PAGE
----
(Bloomberg News) William Danoff might want to send a thank-you note to Steven Jobs, Apple Inc.'s chief executive officer.
Danoff's $78 billion Fidelity Contrafund got 13 percent of its return over the past two-and-a-half years from its stake in Apple. The fund, a portfolio with 494 stocks as of June 30, is one of six among Apple's 10 biggest U.S. mutual fund holders who can credit at least 13 percent of their return since 2009 to the technology giant, data compiled by Bloomberg show.
Apple, the maker of iPhones and iPads, has risen five-fold since early 2009, powering the stock market rally and attracting top mutual-fund and hedge-fund managers searching for returns. As the company's weight in the market and in many funds has grown, stock pickers need to be wary they don't become overly reliant on a single stock, said John Buckingham, chief investment officer at Al Frank Asset Management, which oversees $500 million.
"With the history of high flyers that have crashed and burned, the last thing a fund manager should do is let a position grow too large," said Buckingham, who won't let a stock get beyond 3 percent to 4 percent of the portfolio. "I don't see how you can take more risk than that no matter how much you like Apple."
Buckingham, whose company is based in Laguna Beach, California, has owned Apple since 2002 when the shares averaged less than $10, according to data compiled by Bloomberg. He said he has trimmed his Apple holdings in the $102 million Al Frank Fund regularly over the years. At the end of June, Apple represented 1 percent of the fund.
'It Takes Courage'
Apple closed above $400 a share for the first time on July 26, up from $78.20 on Jan. 20, 2009, when the combination of a recession and shaky credit markets drove almost all equities lower. Apple closed yesterday at $388.91. The stock has added almost $300 billion in market value over those 30 months.
Since Jan. 20, 2009, when it reached a low during the credit crisis, Apple has been responsible for about 7.3 percent of the gain in the Standard & Poor's 500 Index, more than twice the contribution of the runner-up, Armonk, New York-based International Business Machines Corp., according to data compiled by Bloomberg.
"It takes a lot of courage to build up a big position the way he has," James Lowell, editor of Fidelity Investor, a Needham, Massachusetts, newsletter, said in a telephone interview, referring to Danoff. "If the stock had gone the other way it could have ended up tarnishing a career."
Driving the Market
Danoff, 51, last year celebrated his 20th anniversary as manager of the Contrafund, which had $300 million in assets when he took it over. In the 20 years ended June 30, the fund returned 12 percent a year compared with 8.7 percent for the S&P 500 Index. Danoff was named Morningstar's domestic stock-fund manager of the year for 2007.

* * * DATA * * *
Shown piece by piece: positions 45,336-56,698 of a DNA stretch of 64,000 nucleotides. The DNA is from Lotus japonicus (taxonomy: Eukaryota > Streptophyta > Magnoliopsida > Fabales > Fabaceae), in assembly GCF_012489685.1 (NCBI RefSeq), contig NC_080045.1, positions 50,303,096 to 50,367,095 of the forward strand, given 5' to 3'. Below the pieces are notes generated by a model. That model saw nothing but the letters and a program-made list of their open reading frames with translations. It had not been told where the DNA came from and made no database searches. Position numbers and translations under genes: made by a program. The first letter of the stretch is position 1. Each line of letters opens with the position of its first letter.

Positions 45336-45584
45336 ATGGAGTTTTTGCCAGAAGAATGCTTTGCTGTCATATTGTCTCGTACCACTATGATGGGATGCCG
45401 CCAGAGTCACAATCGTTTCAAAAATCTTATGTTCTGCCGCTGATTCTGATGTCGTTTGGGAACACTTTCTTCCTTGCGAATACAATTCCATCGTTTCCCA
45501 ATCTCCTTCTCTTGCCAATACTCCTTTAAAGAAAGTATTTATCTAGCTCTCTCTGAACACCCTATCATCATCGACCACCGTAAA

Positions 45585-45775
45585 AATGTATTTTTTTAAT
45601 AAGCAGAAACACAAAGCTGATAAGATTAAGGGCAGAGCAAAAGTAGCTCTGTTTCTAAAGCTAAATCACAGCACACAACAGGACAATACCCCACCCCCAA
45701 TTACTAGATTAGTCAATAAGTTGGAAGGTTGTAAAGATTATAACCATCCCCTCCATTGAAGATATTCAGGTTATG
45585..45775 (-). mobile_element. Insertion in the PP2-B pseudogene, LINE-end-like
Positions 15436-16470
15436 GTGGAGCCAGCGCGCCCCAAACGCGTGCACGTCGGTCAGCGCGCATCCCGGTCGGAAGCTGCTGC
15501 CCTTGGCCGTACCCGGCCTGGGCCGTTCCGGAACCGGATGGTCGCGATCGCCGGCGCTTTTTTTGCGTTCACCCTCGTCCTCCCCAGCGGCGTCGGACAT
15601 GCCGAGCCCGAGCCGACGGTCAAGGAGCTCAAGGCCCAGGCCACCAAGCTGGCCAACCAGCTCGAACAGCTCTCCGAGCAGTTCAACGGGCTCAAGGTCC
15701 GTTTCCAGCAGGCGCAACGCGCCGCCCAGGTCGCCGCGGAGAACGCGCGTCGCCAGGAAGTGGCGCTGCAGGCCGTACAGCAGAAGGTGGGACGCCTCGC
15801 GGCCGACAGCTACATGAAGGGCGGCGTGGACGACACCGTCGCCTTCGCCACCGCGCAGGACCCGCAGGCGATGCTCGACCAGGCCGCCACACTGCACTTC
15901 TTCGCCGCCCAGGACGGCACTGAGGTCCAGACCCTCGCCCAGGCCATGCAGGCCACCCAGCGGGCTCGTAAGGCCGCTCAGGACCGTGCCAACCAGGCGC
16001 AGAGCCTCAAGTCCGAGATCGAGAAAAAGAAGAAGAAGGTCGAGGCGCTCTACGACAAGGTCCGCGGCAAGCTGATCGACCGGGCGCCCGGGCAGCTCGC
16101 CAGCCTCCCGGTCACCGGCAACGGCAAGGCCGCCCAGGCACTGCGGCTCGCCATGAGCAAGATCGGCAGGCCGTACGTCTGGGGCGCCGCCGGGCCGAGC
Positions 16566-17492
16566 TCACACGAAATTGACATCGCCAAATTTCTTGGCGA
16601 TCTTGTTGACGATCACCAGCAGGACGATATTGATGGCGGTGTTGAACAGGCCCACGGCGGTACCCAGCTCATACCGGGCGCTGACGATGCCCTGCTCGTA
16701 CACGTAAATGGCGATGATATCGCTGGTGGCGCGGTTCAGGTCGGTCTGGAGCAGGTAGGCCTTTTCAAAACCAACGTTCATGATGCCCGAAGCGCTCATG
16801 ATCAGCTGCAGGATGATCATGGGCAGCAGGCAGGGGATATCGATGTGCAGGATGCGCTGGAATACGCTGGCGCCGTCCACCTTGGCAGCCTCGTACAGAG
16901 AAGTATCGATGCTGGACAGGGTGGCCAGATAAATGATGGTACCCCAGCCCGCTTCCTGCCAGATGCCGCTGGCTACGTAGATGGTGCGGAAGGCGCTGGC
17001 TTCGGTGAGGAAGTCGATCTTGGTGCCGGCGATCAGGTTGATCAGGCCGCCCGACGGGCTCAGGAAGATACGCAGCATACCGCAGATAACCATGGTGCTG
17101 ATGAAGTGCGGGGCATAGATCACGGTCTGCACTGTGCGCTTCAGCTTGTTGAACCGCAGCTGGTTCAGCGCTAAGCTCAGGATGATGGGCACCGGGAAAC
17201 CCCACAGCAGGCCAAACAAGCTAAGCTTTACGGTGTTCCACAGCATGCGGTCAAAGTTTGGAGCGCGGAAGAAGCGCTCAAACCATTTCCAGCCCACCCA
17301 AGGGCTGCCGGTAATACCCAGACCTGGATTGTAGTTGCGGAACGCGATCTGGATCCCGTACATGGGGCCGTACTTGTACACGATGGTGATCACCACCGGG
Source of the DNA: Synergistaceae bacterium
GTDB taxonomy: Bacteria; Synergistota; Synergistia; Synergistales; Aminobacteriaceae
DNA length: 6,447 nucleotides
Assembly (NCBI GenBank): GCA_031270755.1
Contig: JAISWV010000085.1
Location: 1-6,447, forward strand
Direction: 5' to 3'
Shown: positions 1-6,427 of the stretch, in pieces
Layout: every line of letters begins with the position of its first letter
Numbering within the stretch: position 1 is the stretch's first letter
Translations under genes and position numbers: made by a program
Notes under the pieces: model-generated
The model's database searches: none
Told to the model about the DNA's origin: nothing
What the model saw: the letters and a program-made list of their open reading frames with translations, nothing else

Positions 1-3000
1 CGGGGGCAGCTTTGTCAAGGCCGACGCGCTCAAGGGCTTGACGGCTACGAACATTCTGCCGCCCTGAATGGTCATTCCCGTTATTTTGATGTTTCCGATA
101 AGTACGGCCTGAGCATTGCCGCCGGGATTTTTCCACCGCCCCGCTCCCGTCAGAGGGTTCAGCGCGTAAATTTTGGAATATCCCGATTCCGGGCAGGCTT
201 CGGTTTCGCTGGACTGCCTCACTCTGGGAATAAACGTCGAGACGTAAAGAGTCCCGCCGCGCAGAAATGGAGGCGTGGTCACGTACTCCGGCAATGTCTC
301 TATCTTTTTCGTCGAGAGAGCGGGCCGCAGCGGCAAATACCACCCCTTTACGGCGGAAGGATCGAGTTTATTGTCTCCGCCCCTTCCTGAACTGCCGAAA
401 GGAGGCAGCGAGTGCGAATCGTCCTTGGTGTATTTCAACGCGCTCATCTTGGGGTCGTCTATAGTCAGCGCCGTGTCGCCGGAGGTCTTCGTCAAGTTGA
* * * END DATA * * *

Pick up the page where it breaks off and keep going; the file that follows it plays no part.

Apple represents 3.1 percent of the S&P 500, second only to Irving, Texas-based Exxon Mobil Corp., which has a weighting of 3.3 percent. Danoff's Contrafund had 6.8 percent of its assets in Apple, owning 16 million shares as of June 30, making it the largest mutual fund holder of the stock. Apple accounted for 13 percent of the fund's gains since Jan. 20, 2009, according to Bloomberg calculations.
The other funds among the 10 biggest holders that got at least that much help from Apple were the $17.7 billion Fidelity Advisor New Insights Fund (13 percent), the $7.8 billion Fidelity OTC Portfolio (14 percent), the $26.7 billion T. Rowe Price Growth Stock Fund (15 percent), the $8.7 billion Janus Twenty Fund (28 percent) and the $5.5 billion Janus Forty Fund (23 percent).
Beating the Index
Bloomberg portfolio analysis allows measuring how much an individual stock contributes to a mutual fund's performance over any given period of time. Because the fund data is gathered on either a monthly or quarterly basis, the calculation is approximate, not precise. The analysis cannot be done on mutual funds that own both stocks and bonds.
While it has helped performance, owning Apple is no guarantee a fund will outperform peers. The two Janus funds equaled approximately the 69 percent return in the S&P 500 between Jan. 20, 2009, and Aug. 1, 2011.
The other four funds did better, with T. Rowe Price Growth returning 89 percent and Fidelity OTC gaining 126 percent. The two funds managed by Danoff, Fidelity Contrafund and Fidelity Advisor New Insights, rose 74 percent and 72 percent, respectively.